Sjókvíaeldi á laxi klýfur samfélög alls staðar þar sem það er stundað.

Í ítarlegri umfjöllun The Guardian er talað við íbúa Gigha, sem er ein Suðureyja (Hebrides) við strendur Skotlands, en þar hefur sjókvíaeldisiðnaðinum tekist að kljúfa samfélagið. Gríðarlegur laxadauði í kvíunum er eitt af því sem íbúarnir setja fyrir sig.

On the west coast, there are just a handful of houses, cliffs and stunning views across the sea to Jura and Islay. But it is here that Bakkafrost, a Faroese salmon company, proposes siting eight 50-metre-wide cages and a feed barge.

“It will be about 100 metres out to sea,” says Stevenson, who is the treasurer of Gigha community council but stresses that she does not speak for them, as she points past the cliffs below. “There is nothing man-made. The Vikings on Gigha looked at the same view – can’t they just leave it this way?”

On this speck of land three miles west of the Kintyre peninsula, fish farming has brought well-paid employment and even a few much-needed newcomers. But Bakkafrost’s plan to site a third farm here has divided the community-owned island.

Despite the promise of five new jobs – a significant number among a population of just 170 – a survey by the community council, a statutory consultee to all planning applications, found 61% of respondents opposed the farm.

Concerns over the proposed new site, on this most southerly of the Hebridean islands, in Argyll and Bute, are not restricted to a spoiled view. John Aitchison, the chair of Friends of the Sound of Jura, a conservation charity based in Argyll, believes warming seas could be posing a bigger threat to salmon welfare in farms in southern and western Scotland than is being acknowledged.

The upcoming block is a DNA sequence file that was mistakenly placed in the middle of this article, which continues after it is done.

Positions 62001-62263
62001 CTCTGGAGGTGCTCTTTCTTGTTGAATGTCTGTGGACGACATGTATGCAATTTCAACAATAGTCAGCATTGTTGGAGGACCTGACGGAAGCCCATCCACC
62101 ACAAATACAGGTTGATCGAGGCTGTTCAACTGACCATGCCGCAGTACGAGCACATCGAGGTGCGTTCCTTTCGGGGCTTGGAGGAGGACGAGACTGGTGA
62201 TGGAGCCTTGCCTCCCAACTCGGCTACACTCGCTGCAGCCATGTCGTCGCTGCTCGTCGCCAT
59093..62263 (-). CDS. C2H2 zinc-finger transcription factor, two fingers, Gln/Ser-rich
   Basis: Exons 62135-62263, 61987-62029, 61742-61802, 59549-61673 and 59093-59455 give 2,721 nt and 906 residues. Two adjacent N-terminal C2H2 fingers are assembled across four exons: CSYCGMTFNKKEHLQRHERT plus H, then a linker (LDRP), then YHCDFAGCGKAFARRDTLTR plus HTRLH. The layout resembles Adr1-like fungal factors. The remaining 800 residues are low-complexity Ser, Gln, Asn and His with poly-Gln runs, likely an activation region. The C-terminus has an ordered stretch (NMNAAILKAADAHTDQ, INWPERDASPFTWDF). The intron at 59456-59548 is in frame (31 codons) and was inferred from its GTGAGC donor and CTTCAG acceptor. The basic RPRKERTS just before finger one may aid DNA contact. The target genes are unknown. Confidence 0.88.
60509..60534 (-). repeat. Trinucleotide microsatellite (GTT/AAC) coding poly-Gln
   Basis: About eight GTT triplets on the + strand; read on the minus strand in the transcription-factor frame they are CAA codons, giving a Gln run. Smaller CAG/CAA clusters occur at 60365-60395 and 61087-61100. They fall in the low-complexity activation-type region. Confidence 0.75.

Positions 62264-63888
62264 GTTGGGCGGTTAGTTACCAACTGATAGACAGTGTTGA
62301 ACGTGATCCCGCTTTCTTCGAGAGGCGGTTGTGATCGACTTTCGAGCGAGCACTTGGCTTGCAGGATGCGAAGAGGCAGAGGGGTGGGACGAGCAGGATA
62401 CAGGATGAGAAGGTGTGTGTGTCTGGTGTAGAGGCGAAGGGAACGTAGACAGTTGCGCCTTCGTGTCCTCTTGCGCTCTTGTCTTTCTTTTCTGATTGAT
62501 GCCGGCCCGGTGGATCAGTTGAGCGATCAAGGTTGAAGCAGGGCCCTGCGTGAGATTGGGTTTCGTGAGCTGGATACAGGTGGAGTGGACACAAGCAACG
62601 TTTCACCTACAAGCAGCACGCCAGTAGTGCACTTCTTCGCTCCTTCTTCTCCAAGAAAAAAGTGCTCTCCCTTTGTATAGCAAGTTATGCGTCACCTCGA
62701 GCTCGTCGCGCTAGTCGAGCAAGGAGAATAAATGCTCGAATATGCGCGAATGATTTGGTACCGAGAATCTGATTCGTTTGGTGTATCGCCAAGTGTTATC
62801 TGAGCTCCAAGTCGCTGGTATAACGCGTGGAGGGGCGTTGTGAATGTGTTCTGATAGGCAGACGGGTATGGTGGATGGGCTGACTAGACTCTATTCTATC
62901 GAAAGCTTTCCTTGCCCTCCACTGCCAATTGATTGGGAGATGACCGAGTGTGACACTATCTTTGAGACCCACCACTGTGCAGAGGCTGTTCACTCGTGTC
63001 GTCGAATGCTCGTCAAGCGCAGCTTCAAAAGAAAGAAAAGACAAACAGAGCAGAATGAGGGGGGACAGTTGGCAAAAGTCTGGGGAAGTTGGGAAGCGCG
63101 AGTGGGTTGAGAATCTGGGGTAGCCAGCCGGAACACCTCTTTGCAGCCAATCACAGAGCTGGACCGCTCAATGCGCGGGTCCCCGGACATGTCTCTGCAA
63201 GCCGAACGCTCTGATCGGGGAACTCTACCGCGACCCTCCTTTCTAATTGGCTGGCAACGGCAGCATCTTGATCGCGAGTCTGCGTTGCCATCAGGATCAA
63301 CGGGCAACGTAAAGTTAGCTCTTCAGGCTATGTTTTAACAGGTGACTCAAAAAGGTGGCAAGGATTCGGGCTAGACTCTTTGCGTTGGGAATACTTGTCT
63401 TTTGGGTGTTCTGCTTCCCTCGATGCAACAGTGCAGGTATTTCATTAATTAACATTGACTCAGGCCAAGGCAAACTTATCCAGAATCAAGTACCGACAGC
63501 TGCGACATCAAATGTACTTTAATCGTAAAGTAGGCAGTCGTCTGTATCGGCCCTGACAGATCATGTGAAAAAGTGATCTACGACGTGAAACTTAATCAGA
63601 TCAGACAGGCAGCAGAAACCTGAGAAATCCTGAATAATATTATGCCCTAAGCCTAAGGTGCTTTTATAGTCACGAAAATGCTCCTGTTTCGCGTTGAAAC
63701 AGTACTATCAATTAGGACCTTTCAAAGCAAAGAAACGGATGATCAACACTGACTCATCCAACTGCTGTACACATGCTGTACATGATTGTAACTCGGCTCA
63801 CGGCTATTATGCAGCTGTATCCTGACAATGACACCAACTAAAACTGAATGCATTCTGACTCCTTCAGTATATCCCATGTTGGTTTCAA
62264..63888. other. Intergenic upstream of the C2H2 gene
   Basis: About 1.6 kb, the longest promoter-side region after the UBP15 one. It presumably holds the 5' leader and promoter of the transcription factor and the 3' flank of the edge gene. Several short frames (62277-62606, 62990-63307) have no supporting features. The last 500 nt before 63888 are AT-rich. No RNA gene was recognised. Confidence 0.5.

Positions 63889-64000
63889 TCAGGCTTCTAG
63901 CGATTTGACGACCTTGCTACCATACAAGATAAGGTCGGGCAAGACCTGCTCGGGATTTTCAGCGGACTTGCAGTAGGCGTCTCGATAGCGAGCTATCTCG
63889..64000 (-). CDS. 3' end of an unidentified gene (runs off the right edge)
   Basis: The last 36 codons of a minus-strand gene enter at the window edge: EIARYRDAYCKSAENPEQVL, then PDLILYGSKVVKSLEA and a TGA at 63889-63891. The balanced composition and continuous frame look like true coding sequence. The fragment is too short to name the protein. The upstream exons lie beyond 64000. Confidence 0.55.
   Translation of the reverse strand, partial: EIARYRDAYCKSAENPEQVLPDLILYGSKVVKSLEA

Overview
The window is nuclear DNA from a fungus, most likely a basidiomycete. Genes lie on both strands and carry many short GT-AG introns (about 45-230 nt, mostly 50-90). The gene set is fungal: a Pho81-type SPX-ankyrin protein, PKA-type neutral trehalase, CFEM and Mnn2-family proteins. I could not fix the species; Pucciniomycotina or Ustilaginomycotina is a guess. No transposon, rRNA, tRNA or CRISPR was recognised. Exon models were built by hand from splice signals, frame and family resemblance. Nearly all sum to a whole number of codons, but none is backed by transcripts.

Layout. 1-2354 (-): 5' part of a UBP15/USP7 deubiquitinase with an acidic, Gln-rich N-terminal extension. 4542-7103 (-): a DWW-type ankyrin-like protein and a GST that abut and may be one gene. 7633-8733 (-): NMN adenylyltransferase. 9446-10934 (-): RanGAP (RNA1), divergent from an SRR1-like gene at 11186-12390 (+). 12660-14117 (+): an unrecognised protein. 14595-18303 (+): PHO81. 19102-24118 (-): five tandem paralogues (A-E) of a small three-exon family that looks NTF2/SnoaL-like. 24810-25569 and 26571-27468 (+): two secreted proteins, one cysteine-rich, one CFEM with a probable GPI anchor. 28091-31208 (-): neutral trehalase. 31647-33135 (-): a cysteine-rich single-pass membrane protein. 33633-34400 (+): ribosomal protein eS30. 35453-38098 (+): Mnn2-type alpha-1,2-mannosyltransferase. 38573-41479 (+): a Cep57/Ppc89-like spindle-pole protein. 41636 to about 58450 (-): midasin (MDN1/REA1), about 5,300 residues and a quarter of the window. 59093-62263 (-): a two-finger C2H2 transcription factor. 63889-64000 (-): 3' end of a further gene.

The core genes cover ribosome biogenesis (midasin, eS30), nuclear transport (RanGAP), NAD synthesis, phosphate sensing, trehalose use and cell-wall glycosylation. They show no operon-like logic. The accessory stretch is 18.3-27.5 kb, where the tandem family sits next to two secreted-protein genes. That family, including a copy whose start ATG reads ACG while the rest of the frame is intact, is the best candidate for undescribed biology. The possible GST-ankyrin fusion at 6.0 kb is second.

Examination of regional differences in mortalities, from the Scottish government’s latest data on survival rates across a whole production cycle to harvest, “rang alarm bells” for him, he says.

“South and west Scotland had worse mortality than average, with lower mortalities further north,” Aitchison says. “In 2020, there was almost 39% mortality in the Western Isles and 31% mortality in the south-west, compared with around 20% in Orkney and Shetland.”

It’s easy to see why the Scottish government might not be keen to curtail the growth of salmon farms. The circles of open-pen salmon farms dotting the sea lochs and jagged shorelines of Scotland’s west coast and islands mark a success story for the aquaculture industry, the fastest-growing food production sector in the world.

Farmed salmon was the UK’s top food export in 2023. The past decade has seen Scotland’s £1.2bn aquaculture sector increase its contribution to the economy by 154% to £472m, surpassing marine fishing at £321m. For the Scottish government, which supports aquaculture within environmental limits, it also brings jobs to rural communities, directly employing 2,300 people and indirectly supporting another 10,000.

However, rising death rates have sparked concern. About one in four Scottish salmon don’t live to harvest and data from the Fish Health Inspectorate reveals a trend of mostly rising mortality levels in seawater in recent years, from just over 4m in 2020 to more than 10m last year.

Campaigners point out that one of Bakkafrost’s salmon units off Gigha, Druimyeon Bay farm, had the highest cumulative mortality of all Scotland’s active fish farms in 2023, at 82.3%, according to industry figures. It is also one of Scotland’s most southerly salmon farms.

When annual marine mortalities on salmon farms were 1.6m in 2018, a fraction of what they are today, a Scottish parliamentary inquiry declared them “too high” and that no expansion should be permitted at sites with high mortality levels unless they were addressed by regulators.

On the ferry, Mark Sheldrake, a lobster fisher, says: “I’m all for local employment but I’m concerned about chemicals and I don’t like salmon being crammed into cages.”